Air Miles Cards: 8 Questions To Help You Choose the Right Card

Aaron Wong

Aaron Wong

Last updated 01 September, 2019

Opinions expressed reflect the view of the writer (this is his story).

So you've decided you want to earn miles over cashback, you know how to value your miles and you're all ready to join the great game of miles and points. Congratulations! Now all you need to do is pick the right air miles card. Sounds straightforward, doesn't it? Yes and no: here are 10 things you'll want to consider when applying for your first air miles credit card.

1. Income requirements

Credit cards run the gamut from mass market $30,000 offerings (the MAS-mandated minimum income requirement) to invite-only cards that require incomes of $500,000 and above.

Air miles card - income requirements

Depending on what stage of life you're in, you're going to have access to different options. Cards with higher income requirements do come with nice additional perks like lounge access, airport transfers, and private club access, but there's no reason why you can't build a good stack of miles with an entry-level card either.

In fact, the miles game has been increasingly democratized in recent years. When cards like the DBS Altitude or UOB PRVI Miles first launched, their income requirement was $80,000 a year. These days, you can access those cards with just $30,000 of annual income.

2. Earn rates

Once you know what cards are available to you at your current income, you're going to want to see which cards give you the best earn rates.

Miles cards generally have three different rates to consider:

  • The miles they earn on local (S$) spending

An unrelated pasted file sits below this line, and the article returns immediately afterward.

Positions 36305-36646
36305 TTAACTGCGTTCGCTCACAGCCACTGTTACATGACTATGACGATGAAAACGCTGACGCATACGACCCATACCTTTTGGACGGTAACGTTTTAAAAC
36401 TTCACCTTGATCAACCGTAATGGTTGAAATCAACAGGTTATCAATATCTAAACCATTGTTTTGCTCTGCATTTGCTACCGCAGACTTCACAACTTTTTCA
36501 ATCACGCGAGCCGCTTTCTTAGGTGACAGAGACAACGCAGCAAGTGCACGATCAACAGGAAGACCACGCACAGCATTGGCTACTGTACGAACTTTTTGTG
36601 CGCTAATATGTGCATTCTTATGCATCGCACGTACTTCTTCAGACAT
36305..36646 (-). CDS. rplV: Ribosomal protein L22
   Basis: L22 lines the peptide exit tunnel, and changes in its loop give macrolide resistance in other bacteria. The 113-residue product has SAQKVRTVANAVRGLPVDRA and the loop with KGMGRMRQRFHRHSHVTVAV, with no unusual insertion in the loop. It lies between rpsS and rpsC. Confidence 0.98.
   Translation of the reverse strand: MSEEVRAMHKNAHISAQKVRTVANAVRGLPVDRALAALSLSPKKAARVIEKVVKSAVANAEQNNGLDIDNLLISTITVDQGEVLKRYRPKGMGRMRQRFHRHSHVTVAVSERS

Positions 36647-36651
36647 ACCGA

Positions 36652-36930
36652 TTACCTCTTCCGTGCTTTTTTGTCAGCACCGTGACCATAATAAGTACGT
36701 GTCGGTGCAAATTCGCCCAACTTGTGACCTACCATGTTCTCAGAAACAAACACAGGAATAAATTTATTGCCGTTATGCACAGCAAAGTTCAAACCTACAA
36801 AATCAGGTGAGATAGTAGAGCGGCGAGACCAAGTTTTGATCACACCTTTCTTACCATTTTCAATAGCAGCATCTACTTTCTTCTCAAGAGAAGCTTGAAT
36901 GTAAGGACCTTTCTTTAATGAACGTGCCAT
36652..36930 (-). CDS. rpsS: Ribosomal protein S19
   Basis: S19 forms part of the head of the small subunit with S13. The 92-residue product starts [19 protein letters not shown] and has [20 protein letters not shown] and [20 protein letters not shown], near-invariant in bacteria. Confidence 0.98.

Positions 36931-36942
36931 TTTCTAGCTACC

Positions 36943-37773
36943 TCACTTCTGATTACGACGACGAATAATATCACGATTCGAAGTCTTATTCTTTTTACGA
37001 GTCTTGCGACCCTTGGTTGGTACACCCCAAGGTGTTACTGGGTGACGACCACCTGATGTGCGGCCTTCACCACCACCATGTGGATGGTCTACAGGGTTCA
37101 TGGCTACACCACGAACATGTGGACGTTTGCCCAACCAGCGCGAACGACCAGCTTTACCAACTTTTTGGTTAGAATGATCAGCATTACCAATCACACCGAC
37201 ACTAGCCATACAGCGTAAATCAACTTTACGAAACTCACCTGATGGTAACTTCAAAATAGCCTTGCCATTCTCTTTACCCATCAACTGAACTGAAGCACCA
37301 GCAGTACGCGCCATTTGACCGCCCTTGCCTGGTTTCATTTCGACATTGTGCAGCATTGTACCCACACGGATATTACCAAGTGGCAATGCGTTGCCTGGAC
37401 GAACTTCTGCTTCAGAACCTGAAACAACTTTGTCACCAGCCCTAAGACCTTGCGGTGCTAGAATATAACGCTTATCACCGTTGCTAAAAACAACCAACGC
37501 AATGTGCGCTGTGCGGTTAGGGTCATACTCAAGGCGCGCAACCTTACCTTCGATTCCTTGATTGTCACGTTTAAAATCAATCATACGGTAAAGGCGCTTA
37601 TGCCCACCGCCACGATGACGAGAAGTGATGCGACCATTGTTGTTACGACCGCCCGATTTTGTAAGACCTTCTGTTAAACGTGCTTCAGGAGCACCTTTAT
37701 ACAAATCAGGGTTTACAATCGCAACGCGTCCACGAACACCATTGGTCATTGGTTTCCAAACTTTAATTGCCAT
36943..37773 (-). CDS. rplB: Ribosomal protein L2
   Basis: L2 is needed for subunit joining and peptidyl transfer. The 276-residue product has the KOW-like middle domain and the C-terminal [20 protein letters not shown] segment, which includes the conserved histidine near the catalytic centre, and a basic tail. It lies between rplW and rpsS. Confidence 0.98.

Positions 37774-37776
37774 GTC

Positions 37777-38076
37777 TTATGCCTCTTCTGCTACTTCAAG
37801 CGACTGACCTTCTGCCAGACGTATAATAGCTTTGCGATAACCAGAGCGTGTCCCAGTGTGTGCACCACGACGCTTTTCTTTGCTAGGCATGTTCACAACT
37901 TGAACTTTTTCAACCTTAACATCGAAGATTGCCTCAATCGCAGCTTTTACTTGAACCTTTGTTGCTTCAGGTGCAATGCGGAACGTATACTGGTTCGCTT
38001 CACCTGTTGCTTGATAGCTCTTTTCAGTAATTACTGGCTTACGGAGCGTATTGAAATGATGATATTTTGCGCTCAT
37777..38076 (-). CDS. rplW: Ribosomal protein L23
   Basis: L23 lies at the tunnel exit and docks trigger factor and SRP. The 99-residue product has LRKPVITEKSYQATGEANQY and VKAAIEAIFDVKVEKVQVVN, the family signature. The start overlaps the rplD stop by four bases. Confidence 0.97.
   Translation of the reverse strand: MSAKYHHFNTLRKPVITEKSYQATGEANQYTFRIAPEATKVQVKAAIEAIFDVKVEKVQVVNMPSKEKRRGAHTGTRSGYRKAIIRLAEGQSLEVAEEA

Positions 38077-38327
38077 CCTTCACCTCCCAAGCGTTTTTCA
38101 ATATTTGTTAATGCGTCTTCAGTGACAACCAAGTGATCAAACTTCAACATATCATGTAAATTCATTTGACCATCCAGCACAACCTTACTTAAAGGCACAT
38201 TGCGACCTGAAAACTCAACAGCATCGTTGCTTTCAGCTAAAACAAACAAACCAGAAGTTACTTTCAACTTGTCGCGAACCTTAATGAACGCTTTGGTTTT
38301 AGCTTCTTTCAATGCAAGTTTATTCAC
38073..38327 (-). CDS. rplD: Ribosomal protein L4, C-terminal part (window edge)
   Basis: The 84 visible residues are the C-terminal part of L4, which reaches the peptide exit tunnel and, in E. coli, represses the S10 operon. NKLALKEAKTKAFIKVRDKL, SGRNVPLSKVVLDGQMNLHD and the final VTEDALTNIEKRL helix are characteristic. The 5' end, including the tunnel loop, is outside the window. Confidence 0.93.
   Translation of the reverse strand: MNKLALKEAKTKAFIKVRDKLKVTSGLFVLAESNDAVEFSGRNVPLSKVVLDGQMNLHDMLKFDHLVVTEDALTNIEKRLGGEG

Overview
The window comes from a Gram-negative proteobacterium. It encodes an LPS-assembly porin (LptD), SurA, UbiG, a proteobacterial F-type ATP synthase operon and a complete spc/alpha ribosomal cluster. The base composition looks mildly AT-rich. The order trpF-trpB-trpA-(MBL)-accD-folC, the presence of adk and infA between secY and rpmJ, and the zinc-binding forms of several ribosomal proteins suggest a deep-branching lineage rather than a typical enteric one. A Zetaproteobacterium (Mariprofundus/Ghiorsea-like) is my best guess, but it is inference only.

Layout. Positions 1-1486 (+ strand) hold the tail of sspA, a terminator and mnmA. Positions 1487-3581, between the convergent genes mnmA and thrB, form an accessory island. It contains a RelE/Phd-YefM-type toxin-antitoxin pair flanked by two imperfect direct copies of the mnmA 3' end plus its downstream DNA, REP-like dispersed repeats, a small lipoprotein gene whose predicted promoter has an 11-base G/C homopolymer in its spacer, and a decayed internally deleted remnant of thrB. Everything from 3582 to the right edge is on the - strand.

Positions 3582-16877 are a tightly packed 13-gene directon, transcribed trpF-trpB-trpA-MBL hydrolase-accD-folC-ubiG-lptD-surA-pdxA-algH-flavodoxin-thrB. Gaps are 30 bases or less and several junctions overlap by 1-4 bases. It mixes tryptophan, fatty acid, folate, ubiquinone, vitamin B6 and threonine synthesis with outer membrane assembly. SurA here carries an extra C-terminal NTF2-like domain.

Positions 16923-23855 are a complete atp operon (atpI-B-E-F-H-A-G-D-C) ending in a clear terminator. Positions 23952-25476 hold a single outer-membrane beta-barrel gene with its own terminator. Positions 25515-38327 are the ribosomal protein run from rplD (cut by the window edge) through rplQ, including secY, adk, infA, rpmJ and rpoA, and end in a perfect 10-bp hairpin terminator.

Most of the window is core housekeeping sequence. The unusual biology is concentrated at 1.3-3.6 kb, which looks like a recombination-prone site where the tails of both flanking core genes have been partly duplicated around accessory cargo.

• The miles they earn on overseas (anything other than S$) spending*
  • The miles they earn on specialized categories of spending like dining or hotels

*every bank except UOB defines overseas spending as spending transacted in a currency other than S$. UOB adds the additional requirement that the "payment processing" needs to be done overseas. That's a complicated nuance for another time.

For example, cards like the DBS Altitude earn 1.2 miles per dollar (mpd) on local spending, 2.0 mpd on overseas spending and 3.0 mpd on the first $5,000 of online hotel and airfare transactions each month. The UOB PRVI Miles earns 1.4 mpd on local spending, 2.4 mpd on overseas spending and 6.0 mpd on selected airlines and hotels.

There are also cards like the the Citibank Rewards and OCBC Titanium Rewards which can earn up to a whopping 4.0 mpd, but only on certain categories of spending such as online and offline shopping.

3. Annual fees

Most credit cards at the $30,000 income level come with at least the first year's annual fee waived, and the good news is that banks tend to be fairly generous when it comes to annual fee waivers.

Here's the annual fees and waiver duration for some common miles and points cards:

Air miles card - annual fees and waivers

Note that certain cards (eg the Citibank PremierMiles Visa) may award you miles when you pay the annual fee. This softens the blow if the bank rejects your waiver request.

4. Conversion fees

Unless you're using a cobrand card like the American Express Singapore Airlines KrisFlyer Ascend Card or the American Express Singapore Airlines KrisFlyer Credit Card, you're not actually earning miles directly. You're earning bank points, which can then be converted into miles.

When you want to transfer your bank points into frequent flyer miles, you need to pay a conversion fee. There are two models that banks adopt for conversion fees:

  1. Pay each time you convert (DBS, UOB, OCBC, Citibank, Maybank, Standard Chartered)
  2. Pay an annual fee with unlimited conversions (HSBC)

Where (1) is concerned, conversion fees are applied per transfer. That's to say, whether you transfer 10,000 miles or 100,000 miles, you pay the same fee. Therefore, it makes sense to accumulate a critical mass of miles before transferring. Here's how the different banks levy their fees:

Air miles card - conversion fees

(1) Cardholders of the DBS Insignia, DBS Black Treasures Elite and DBS Altitude card can choose to participate in the KrisFlyer Miles Auto Conversion Program for $42.80 a year with unlimited conversions
(2) Waived for OCBC VOYAGE customers